Monday, July 10, 2023

Scientists try to find Queer Plants and Fungus

everybody is celebrating LGBTQ+, even a plant exhibit:
This autumn, we’re celebrating the diversity and beauty of plants and fungi with an inspiring new festival, Queer Nature, at Kew Gardens.

What makes nature queer?

As well as refusing to conform with socially-constructed binaries that science has applied to them over the years, plants and fungi have also been used as symbols for LGBTQ+ groups throughout history.

The green carnation became a symbol for homosexuality in the early 20th century, due to Oscar Wilde’s wearing of it, at a time when being openly gay was still a criminal offence.

Since the mid-20th century, the colour lavender was used to represent gay communities across the world.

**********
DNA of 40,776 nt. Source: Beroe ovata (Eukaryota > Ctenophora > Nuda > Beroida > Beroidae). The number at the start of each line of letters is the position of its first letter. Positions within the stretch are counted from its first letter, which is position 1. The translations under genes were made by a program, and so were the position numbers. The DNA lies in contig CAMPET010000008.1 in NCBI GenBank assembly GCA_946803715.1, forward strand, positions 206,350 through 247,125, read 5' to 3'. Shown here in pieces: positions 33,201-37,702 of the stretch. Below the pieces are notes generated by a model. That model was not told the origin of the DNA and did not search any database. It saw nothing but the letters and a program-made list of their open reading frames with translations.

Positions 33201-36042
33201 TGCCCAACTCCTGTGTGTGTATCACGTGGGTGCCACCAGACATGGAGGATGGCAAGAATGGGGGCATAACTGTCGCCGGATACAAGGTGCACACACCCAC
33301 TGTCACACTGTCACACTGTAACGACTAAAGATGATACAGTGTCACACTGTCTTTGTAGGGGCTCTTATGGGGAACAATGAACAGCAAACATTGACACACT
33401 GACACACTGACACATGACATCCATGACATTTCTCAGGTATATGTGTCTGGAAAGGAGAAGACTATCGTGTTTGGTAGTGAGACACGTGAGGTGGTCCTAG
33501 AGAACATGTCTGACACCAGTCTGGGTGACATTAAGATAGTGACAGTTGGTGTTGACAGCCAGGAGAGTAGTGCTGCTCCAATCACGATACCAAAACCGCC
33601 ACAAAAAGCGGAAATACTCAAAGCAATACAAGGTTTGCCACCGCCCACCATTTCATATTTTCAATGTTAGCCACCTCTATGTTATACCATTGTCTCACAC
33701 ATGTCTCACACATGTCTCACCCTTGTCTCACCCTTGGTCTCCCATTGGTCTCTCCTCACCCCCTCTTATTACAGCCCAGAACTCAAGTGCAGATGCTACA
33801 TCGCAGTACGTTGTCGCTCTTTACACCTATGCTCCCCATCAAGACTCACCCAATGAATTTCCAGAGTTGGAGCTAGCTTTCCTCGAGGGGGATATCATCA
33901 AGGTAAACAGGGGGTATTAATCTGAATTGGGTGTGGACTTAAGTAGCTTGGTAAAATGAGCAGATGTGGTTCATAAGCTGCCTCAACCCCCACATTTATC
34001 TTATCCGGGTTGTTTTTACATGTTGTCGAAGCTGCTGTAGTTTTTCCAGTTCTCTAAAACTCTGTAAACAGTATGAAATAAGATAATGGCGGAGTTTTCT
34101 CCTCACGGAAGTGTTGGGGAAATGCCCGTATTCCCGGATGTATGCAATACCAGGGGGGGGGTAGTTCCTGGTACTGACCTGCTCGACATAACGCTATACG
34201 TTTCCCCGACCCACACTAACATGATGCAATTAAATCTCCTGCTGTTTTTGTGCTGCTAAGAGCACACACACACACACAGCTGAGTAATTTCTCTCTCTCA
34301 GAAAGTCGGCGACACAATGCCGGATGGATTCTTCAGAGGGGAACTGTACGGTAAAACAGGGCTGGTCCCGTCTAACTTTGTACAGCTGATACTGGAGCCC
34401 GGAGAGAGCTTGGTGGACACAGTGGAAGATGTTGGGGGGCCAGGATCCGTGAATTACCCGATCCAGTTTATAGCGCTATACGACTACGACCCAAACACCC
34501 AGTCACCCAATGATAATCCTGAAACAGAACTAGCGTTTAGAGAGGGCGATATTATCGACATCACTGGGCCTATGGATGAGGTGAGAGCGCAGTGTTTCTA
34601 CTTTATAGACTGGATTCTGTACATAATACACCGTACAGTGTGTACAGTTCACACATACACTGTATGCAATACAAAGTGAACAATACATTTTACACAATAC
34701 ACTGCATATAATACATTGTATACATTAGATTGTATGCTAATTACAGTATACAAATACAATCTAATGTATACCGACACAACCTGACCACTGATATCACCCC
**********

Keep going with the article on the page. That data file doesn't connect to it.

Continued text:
Looking at plants and fungi through a queer lens sheds a new light on the complexity and infinite possibilities of nature, highlighting the vital importance of conserving biodiversity and protecting the natural world.

That's why it's the perfect time to celebrate Queer Nature. Why not join us this autumn and discover the true diversity of the natural world?

Biologist Jerry Coyne explains how ridiculous this is, if it isn't obvious.

1 comment:

CFT said...

In other news, If you aunt had balls, he'd be your uncle retroactively?

If only we could say human society should biologically be like something else entirely that wouldn't function or allow human relationships to be possible much less be the basis of inherited traits and sexual reproduction is something we should celebrate???

If you are going to celebrate 'if only we were not human', perhaps it's time realize you have lost far more than just your argument.

It's fine to admire the diversity of nature, as long as you don't confuse yourself with 'self identifying' with everything that isn't remotely like you biologically. That's just self loathing on a scale that should trigger some kind of counseling intervention.